From python tears to lemur fertility

An average day at the zoo exposes the Cornell clinical team to a variety of species and requires multiple skills.

Fiori the lemur in her enclosure at the zoo.

On most days, the zoological medicine service does the daily routine of procedures, rounds and paperwork. That team is led by Abou-Madi, with interns Drs. Michael McEntire and Alyssa Mones and resident Dr. Cynthia Hopf.

On one morning of rounds, McEntire and two fourth-year veterinary students check on the day’s patients. It’s a veritable zoo:

  • A silkie chicken requires radiographs and blood samples to help diagnose lethargy;
  • A ringed teal – a small duck – has a wing wound that’s on the mend;
  • An enormous reticulated python is being treated for a blocked tear duct;
  • Basil, a two-toed sloth, is recovering from an abdominal hernia;
  • A Humboldt penguin has been sporting a squinty eye and a tender foot; and
  • At the elephant barn, they’ll give Romani, a 42-year-old female, a maintenance laser skin treatment to prevent sores on her cheeks.

While the zoological medicine service is there several days a week, many of CVM’s specialty services will travel on an as-needed basis to lend their expertise.

One such specialty is the theriogenology (the study of veterinary reproduction) service, jump-started by Robert Hillman, D.V.M. ’55, renowned professor and large animal theriogenologist. Hillman played an essential role in helping the zoo develop its reproduction programs, while also helping to develop several alternative medicine therapies.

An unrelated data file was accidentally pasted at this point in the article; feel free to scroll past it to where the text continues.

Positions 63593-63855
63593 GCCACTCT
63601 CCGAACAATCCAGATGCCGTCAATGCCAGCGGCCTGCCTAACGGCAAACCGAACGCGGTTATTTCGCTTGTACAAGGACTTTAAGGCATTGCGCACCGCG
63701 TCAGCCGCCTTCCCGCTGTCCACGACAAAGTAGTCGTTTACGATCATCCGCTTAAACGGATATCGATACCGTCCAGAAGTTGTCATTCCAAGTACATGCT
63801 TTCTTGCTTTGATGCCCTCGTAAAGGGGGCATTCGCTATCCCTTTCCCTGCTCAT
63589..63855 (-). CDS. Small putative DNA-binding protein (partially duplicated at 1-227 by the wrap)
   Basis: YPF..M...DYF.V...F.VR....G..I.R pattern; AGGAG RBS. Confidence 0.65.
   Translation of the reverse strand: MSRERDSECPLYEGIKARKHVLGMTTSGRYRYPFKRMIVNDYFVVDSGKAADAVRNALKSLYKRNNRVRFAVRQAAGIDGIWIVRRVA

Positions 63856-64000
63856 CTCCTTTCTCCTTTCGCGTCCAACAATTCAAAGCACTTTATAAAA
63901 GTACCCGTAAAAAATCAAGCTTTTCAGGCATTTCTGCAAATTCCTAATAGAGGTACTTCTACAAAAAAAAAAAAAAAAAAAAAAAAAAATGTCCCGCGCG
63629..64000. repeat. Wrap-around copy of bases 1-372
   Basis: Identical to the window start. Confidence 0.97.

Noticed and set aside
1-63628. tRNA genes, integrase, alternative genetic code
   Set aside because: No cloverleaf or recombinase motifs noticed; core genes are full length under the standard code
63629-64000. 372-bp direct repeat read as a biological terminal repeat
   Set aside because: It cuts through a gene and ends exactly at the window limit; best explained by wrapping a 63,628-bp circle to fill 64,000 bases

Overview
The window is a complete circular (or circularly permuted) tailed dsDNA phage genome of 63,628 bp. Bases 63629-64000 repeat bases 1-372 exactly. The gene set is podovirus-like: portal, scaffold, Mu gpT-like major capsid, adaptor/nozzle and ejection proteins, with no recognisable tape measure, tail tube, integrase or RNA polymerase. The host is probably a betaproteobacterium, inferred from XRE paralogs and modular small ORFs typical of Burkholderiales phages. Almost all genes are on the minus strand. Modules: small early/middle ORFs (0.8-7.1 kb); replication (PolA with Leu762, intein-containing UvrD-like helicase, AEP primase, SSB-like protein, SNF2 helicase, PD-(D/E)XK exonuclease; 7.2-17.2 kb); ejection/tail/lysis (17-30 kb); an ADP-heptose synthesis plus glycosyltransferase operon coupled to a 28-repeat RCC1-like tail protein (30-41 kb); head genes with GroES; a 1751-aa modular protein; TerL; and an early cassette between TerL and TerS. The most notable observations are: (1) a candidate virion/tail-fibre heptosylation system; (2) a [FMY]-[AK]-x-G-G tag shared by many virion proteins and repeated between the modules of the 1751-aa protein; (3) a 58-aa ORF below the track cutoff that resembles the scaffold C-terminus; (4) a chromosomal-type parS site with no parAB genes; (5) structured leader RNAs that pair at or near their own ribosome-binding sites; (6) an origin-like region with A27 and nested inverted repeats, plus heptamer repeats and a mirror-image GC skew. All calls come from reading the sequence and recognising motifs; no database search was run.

More recently, resident Dr. Lacey Rosenberg and her mentor, theriogenology section chief Soon Hon Cheong, Ph.D. ’12, helped perform the ultrasound on Mali the elephant, and conducted another ultrasound on a very different type of patient – a ruffed female lemur named Fiori. She had not conceived despite living in the same enclosure for more than two years with two males. With only about 10,000 of these lemurs left, Fiori’s lack of pregnancy is a major concern.

Dr. Michael McEntire examines a Humboldt penguin’s eye.

Cheong worked with zoo animals before coming to Cornell. He recalls working as a veterinary student at a zoo in his native Malaysia, where a sedated tiger woke up unexpectedly in an exam room. “The first rule of thumb with working with zoo animals? Don’t forget where the exits are,” he says.

Fortunately, Fiori was slightly less intimidating than a tiger. Anesthetized on the exam table in a jumble of black and white fur, she received a thorough checkup. The team examined old health issues, such as a nodule in her mouth, and administered vaccines. Cheong and Rosenberg then did the ultrasound and took radiographs; everything appeared normal.

To date, Fiori has still not gotten pregnant.

“Our next plan is to investigate the reproductive status of the males partnered with her,” Abou-Madi says. “We think they may have some fertility issues.”

In the near future, the Cornell team will be able to do even more for their patients of all sizes. The zoo has plans for a new $6 million to $7 million medical treatment and quarantine facility that will accommodate animals of many shapes and sizes.

A symbiotic partnership

While the animals benefit from the college’s care and knowledge, the Cornellians are just as lucky. Veterinary students get invaluable hands-on experience.

“If it’s a situation that’s appropriate to have students participate in, we will involve them in every single step,” Abou-Madi says. “This can involve outlining treatment plans, running diagnostics, helping with procedures and beyond. Not many other vet schools provide this kind of hands-on exposure at a zoo.”

“Not every veterinary school has courses in zoological medicine, let alone offers the ability to actually rotate through a zoo as a veterinary student – it’s quite special.”

Susan Bartlett, D.V.M. ’03